Intricately engraved antique stock certificate from the Phillip Best Brewing Company dating back to the 1870's. This document, which is signed by the company President and Secretary, was printed by the Milwaukee Litho. & Engr. Company, and measures approximately 10 1/4" (w) by 7" (h).
This certificate features scenes of the company's Empire and South Side breweries.
This certificate was issued to Frederick Pabst, who has signed the piece on the verso.
You will receive the exact certificate pictured.
In Milwaukee, Jacob Best founded a brewery on Chestnut Street Hill called Empire Brewery, which he ran with his sons, Phillip, Jacob Jr., Charles, and Lorenz. Charles and Lorenz soon withdrew from the company, with Charles establishing the Plank Road Brewery (now called Miller Brewing Company). His daughter Margaretha married Moritz Schoeffler, a prominent newspaper editor who founded The Wisconsin Banner. Empire Brewery produced 300 barrels in its first year of operation. The name was changed to Best and Company and became one of the most successful breweries in Milwaukee.
After Jacob Sr. retired in 1853, Phillip and Jacob Jr. continued operations as a partnership. The Best brewery was renamed to Phillip Best Brewery. Phillip's sons-in-law, Emil Schandein and Captain Frederick Pabst later bought the brewery from Phillip. When Phillip died, his wife Lisette Best became vice-president. By 1874 Phillip Best Brewing Co. was the nation's largest brewer thanks to the constant supplying of Chicago after the Great Chicago Fire.
The brewery was renamed the Pabst Brewing Company and remained at the same location along Chestnut Street (now Juneau Avenue) until closure of the complex in 1997.
Frederick Pabst's Signature on Verso
Frederick Pabst was born on March 28, 1836, in the village of Nikolausrieth, in the Province of Saxony, in the Kingdom of Prussia. Friedrich was the second child of Gottlieb Pabst, a local farmer, and his wife, Johanna Friederike.
In 1848, he emigrated with his parents to the United States, settling first in Milwaukee, and then Chicago. The following year his mother died in a cholera epidemic. In Chicago, Frederick and his father had to eke out a living. For a while they worked as waiters and busboys. Frederick soon gave this up, however. Because he had enjoyed his voyage to America, he decided to become a cabin-boy on a Lake Michigan steamer. By the time he was 21, Pabst had earned his pilot's license, and was captain of one of these vessels. In this capacity, he met Phillip Best, the owner of a small but prosperous brewery founded by his father, Jacob Best, in 1844 in Milwaukee. Pabst married Best's daughter, Maria, on March 25, 1862.
For the next year and a half, Pabst continued to ply the waters of Lake Michigan as a ship's captain, until an accident in December 1863 led to a change in career. While trying to bring his craft into Milwaukee harbor, Pabst's ship ran aground. A short while later, Pabst purchased half of Best's brewing company.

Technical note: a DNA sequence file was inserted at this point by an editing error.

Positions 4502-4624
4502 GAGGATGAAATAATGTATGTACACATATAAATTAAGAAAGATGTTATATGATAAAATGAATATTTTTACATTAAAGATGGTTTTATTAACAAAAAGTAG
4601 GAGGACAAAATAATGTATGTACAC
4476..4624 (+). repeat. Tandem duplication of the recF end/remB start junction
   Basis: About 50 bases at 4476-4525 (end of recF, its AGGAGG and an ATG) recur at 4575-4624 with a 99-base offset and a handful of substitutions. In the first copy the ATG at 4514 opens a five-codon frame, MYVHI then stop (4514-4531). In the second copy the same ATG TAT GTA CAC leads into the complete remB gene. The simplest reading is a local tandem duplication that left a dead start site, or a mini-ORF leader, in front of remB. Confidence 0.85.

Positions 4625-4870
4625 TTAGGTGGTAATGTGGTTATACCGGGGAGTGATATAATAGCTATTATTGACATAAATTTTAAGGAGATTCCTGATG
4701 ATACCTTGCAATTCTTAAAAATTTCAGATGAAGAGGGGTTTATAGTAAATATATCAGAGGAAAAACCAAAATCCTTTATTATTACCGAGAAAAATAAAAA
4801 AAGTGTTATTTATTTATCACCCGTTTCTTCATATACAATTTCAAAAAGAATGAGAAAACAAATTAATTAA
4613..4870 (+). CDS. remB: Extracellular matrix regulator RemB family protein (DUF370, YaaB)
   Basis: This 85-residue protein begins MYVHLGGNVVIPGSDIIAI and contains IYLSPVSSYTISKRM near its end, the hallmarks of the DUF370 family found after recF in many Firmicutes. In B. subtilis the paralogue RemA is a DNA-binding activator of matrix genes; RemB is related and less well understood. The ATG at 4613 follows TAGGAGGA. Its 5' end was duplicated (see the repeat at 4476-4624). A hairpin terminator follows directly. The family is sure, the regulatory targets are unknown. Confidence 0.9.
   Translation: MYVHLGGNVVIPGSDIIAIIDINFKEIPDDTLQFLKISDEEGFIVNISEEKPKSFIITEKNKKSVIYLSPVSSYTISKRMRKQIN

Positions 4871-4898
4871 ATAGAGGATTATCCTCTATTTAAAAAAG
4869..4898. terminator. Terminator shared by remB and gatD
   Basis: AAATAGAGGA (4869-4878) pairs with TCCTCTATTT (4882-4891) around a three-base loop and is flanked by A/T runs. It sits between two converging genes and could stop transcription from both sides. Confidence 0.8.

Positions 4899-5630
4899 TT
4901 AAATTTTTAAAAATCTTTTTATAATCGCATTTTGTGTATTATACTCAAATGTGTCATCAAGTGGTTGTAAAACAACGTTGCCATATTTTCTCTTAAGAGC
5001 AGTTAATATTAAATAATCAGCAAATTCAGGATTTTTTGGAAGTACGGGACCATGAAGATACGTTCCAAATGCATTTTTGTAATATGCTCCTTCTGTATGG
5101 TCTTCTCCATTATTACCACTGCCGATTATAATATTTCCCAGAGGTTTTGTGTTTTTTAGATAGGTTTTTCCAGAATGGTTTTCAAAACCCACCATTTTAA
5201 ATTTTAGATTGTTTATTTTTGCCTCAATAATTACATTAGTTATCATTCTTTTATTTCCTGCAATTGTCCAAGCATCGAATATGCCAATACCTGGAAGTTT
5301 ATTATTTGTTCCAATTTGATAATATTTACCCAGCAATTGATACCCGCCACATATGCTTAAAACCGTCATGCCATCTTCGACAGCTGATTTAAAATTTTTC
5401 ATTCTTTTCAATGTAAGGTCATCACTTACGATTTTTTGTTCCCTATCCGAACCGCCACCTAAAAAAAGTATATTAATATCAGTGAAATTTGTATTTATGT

In 1864, when Pabst was taken into partnership in his father-in-law's brewery, he began to study the details of the business. After obtaining a thorough mastery of the art of brewing, Pabst turned his attention to extending the market for the beer and before long had raised the output of the Best brewery to 100,000 barrels a year. The brewery was eventually converted into a public company and its capital repeatedly increased in order to cope with the continually increasing trade. He became president of the corporation in 1873. Later, the brewing company's name was changed to the Pabst Brewing Company.
In 1889, Pabst spent $30,000 to take advantage of prime shoreline along Whitefish Bay, Wisconsin's unique location, just north of the city of Milwaukee, by developing a popular lakeshore resort, which he called the Pabst Whitefish Bay Resort.
As many as 10,000 visitors would come to the resort on a summer day by horse and buggy, railroad, trolley or excursion steamer. They came to enjoy the scenic view, to ride the Ferris wheel, attend daily concerts (double concerts on Sunday), rent row boats, watch outdoor movies, drink Pabst's beer and dine on fine fare, including five types of whitefish netted daily in the adjoining bay. The resort's popularity faded in 1914 at the start of World War I and the park was closed. In 1915 the land was subdivided into residential lots.
The brewing company's renowned "Blue Ribbon" label was introduced in the 1890s. The beer never actually won a blue ribbon. During some festivals (i.e. World's Fair in Chicago), Pabst placed a blue ribbon around his Best beer (named after founder Phillip Best) so it would stand out among the others. People would start identifying the beer as the Pabst Blue Ribbon beer. Instead of correcting the public, Pabst just wisely renamed it. He trademarked the Blue Ribbon in 1900.
Pabst built a fourteen-story Pabst Building in downtown Milwaukee and also helped organize the Wisconsin National Bank, in 1893. Pabst purchased the old Nunnemacher Grand Opera House, located opposite the Milwaukee City Hall, in 1890, and turned it into the Das Neue Deutsche Stadt-Theater (The New German City Theater), but it was destroyed in a fire. Pabst ordered it rebuilt at once and the newly named Pabst Theater opened in 1895. It still is in use today.
The Pabst Mansion along Wisconsin Avenue is a well-known Milwaukee tourist attraction and was the Pabst family home from 1892 to 1908.